Jennifer McCormick, Indiana’s last elected state superintendent, has 20 months left in her term. She is a Republican, but she is different from the state leadership: She actually cares about students and democratic control of public education.

The Governor and the Legislature have decided that in the future, all power over education will be concentrated in one office: the Governor’s.

The state’s last elected superintendent of public instruction is not leaving office quietly. With just more than 20 months left in her four-year term, Jennifer McCormick is on a mission to warn Indiana voters of the immense power over education legislators just handed off to the governor’s office.

In a presentation to more than 100 parents and educators at Ivy Tech Community College’s Coliseum campus Thursday, the schools chief described the state’s current system of school governance, what it will become in 2021 and why Hoosiers should begin paying closer attention. 

“What we’re going to have is not the norm,” McCormick said, describing oversight of preschool education through higher education. “In most states, somewhere in here, beyond the governor’s office – is your voice. In most states, it’s either the state board (of education) is elected, or the state superintendent goes through confirmation by those who are elected, maybe in the state senate. Indiana will be very, very, very top-heavy in one office, with a lot of control.”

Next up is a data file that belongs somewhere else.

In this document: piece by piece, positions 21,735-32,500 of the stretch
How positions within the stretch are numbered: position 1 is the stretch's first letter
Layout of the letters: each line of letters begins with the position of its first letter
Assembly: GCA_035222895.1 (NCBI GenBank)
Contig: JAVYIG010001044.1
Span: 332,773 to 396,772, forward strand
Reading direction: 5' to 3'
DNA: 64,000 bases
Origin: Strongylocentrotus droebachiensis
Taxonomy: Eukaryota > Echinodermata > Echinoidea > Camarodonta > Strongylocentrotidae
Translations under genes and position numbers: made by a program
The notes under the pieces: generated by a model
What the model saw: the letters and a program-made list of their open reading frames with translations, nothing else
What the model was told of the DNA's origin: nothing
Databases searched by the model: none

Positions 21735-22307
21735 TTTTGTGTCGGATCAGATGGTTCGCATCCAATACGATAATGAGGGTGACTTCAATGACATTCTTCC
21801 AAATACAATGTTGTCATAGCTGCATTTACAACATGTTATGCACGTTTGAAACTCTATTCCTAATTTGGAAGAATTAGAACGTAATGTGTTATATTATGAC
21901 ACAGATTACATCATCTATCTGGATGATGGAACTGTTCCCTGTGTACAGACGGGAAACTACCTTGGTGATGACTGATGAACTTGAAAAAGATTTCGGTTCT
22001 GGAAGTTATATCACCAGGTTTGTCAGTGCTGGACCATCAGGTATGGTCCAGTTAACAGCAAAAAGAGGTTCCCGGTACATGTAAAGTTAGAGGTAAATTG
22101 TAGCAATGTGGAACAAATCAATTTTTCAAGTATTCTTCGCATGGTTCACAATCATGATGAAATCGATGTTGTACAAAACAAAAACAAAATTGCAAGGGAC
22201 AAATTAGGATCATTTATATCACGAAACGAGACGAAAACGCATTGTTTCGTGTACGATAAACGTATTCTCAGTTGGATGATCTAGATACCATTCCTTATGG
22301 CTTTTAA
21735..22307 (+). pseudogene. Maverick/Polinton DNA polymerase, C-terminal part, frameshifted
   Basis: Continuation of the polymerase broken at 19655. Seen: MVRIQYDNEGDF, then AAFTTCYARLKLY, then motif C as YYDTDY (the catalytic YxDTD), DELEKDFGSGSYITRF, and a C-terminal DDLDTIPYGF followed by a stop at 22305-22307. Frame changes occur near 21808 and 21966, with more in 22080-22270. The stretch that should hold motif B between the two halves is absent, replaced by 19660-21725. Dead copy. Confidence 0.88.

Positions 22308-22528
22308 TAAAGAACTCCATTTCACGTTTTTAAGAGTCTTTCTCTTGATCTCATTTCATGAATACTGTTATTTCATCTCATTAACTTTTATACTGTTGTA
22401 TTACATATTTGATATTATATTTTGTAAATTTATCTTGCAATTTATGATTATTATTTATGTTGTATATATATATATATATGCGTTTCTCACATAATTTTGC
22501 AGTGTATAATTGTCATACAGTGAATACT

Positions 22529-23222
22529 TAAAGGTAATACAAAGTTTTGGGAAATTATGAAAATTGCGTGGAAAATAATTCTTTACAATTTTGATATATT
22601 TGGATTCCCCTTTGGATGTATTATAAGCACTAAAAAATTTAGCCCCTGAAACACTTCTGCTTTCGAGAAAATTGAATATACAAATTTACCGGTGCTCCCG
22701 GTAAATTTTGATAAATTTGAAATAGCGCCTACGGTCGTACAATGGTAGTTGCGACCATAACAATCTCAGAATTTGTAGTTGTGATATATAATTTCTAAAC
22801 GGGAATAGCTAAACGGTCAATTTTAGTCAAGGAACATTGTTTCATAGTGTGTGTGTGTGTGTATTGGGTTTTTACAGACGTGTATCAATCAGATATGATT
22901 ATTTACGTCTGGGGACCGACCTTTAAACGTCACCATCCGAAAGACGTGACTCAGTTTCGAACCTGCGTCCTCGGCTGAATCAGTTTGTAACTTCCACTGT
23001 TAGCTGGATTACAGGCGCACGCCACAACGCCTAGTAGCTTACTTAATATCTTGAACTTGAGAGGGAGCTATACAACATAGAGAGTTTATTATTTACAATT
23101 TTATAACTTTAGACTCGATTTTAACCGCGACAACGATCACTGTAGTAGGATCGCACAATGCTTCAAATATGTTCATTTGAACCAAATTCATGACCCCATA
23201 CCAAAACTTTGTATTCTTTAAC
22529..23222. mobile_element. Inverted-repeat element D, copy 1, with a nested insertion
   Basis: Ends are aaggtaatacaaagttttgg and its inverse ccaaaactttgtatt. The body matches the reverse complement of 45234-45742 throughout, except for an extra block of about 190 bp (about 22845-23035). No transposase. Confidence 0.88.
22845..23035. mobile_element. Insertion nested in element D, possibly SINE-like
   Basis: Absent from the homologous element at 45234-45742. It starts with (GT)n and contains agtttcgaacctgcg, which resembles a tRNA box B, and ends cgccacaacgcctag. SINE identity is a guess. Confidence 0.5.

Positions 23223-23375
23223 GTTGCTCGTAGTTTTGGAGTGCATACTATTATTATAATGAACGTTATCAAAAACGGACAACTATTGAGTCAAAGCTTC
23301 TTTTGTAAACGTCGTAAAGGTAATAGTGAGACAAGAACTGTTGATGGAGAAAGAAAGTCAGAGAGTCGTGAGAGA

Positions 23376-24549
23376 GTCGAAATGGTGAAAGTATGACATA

McCormick, a Republican, spent more than an hour highlighting policy differences between the Department of Education she now oversees and the governor’s office and like-minded education leaders in the General Assembly, beginning with views on school finance.

“I know it’s not all about the money, but it’s hard to operate school systems without adequate and equitable resources,” she said, citing numerous examples of funding proposals that shortchange public schools and a growing system of “haves and have-nots.”

She has a singular focus: What is in the best interest of the student.

She pointed out the disconnect between different leaders’ objectives. Gov. Mitch Daniel pushed to get every Indiana student prepared for a four-year college track, she said. Now, under the Holcomb administration, the push is for workforce certifications and two-year college programs… 

“We need to start saying our customer is not the workforce,” McCormick said to loud applause. “Our customer in K-12 is the child. You have to consider their ability, their passion.”

This is a very unusual point of view in Indiana, where the business leaders make the decision and the Governor expresses them. Educators are supposed to remain silent and do what they are told. Communities are supposed to relinquish local control and take orders from the Governor.

This is not democracy. This is not the way public schools are supposed to operate. The Hoosier state is turning into an autocracy where children are useful only as lon as they meet the needs of the workforce.